2. A temporary stop; a pause.
Noun 1. ." Bush aides recognize that no matter who wins next month, the president has at best a year to push through any last major initiatives before the 2008 presidential race takes over the national political agenda. Portman, a former House member, said he hopes there will be "a time-out on partisanship" after next month's election that can be exploited in 2007. "It's a critical year," he said. The agenda-planning meetings are the brainchild of White House Chief of Staff Joshua Bolten, who handed out the countdown clocks to fellow Bush aides earlier this year. Bolten wants to use the process to develop new ideas and find ways to measure the success of old ones, colleagues said. "There's still plenty of time to get important things done if people on both sides of the aisle are willing to work together to do it," Deputy White House Chief of Staff The Deputy White House Chief of Staff is officially the top aide to the White House Chief of Staff, who is the senior aide to the President of the United States. The Deputy Chief of Staff usually has an office in the West Wing and is responsible for ensuring the smooth running of Joel Kaplan said in an interview. "Two years is a long time." After the election, Kaplan said, Bush will "look for partners in Congress" to accomplish priorities, such as extending his tax cuts, developing alternative energy supplies and promoting American competitiveness. The question in the White House is whether Democrats would be willing to be partners. While Democrats see Bush as relentlessly partisan, his aides think Democrats have been deliberately obstructionist ob·struc·tion·ist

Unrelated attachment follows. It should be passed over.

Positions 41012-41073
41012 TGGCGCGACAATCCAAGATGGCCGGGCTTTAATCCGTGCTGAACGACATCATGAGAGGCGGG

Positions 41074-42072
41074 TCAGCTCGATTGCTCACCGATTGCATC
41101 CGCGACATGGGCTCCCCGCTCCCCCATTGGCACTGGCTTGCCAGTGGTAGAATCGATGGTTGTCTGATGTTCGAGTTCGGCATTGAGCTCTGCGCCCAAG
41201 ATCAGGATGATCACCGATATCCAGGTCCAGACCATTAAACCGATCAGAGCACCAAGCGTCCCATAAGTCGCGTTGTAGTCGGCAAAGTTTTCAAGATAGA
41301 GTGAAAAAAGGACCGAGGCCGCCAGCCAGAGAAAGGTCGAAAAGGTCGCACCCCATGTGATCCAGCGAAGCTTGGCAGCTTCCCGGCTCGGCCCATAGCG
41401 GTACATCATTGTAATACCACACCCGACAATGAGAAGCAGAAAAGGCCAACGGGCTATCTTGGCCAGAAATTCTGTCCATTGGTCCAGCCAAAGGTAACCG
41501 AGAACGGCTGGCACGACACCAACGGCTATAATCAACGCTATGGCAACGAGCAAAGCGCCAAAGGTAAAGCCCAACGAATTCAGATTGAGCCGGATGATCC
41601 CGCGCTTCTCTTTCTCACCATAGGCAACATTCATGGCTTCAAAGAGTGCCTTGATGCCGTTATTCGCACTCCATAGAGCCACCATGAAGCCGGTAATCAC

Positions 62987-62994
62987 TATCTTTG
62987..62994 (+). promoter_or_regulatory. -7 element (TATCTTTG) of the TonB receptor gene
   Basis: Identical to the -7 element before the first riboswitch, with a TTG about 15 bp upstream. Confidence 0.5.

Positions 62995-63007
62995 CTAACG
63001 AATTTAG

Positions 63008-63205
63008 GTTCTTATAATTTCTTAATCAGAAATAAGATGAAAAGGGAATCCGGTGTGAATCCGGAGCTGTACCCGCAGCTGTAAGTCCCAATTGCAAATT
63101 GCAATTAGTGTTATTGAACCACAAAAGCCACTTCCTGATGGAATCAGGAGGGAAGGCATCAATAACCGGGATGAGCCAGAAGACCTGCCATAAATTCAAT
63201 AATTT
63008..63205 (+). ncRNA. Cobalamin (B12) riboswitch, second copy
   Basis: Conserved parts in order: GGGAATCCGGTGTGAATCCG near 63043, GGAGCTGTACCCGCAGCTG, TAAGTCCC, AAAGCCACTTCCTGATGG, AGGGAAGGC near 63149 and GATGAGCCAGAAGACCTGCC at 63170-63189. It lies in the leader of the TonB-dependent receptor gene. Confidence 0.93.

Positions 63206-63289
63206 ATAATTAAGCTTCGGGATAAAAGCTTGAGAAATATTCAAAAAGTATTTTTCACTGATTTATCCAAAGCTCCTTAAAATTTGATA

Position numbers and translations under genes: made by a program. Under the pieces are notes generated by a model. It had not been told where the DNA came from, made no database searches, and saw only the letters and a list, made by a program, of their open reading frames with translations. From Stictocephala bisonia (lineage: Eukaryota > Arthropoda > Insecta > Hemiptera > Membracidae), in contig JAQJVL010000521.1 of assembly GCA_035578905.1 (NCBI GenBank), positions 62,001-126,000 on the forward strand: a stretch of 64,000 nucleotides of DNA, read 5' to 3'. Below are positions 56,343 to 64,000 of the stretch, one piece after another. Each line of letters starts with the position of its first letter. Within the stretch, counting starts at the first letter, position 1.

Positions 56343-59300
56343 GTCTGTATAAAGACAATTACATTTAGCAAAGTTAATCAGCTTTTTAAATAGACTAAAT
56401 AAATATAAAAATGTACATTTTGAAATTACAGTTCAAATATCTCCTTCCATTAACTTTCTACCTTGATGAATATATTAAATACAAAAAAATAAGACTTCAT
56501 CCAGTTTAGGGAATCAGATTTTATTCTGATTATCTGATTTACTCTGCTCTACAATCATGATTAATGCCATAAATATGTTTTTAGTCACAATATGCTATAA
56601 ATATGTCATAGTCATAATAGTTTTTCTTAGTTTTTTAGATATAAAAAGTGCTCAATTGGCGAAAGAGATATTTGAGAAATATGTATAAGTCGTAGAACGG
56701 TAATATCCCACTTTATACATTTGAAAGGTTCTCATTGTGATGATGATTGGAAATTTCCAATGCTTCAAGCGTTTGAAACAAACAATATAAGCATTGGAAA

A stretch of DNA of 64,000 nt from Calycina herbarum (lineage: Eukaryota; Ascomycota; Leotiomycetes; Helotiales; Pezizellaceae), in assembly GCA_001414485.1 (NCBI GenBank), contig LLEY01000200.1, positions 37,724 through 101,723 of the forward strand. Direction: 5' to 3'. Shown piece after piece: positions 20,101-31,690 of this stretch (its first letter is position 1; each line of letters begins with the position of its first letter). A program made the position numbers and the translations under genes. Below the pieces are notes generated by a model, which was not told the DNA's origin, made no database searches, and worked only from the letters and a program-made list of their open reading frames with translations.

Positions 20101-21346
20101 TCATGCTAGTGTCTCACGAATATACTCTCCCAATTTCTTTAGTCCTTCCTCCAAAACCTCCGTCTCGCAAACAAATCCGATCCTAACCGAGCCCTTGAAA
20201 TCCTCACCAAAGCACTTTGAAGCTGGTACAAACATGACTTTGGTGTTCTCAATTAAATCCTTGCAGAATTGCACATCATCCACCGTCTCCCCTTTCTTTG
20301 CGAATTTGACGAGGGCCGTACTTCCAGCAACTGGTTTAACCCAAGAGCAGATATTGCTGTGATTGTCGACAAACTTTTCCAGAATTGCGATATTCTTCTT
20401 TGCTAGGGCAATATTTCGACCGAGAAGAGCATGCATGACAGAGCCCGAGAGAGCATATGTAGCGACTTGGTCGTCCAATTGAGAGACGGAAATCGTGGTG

One who systematically blocks or interrupts a process, especially one who attempts to impede passage of legislation by the use of delaying tactics, such as a filibuster. even on issues of little dispute. Against that backdrop of mutual suspicion, the two sides may find it difficult to come together. "The Democrats are so blinded by their hate of Bush, they'll have a hard time even having a bill-signing with him," Republican lobbyist Ed Rogers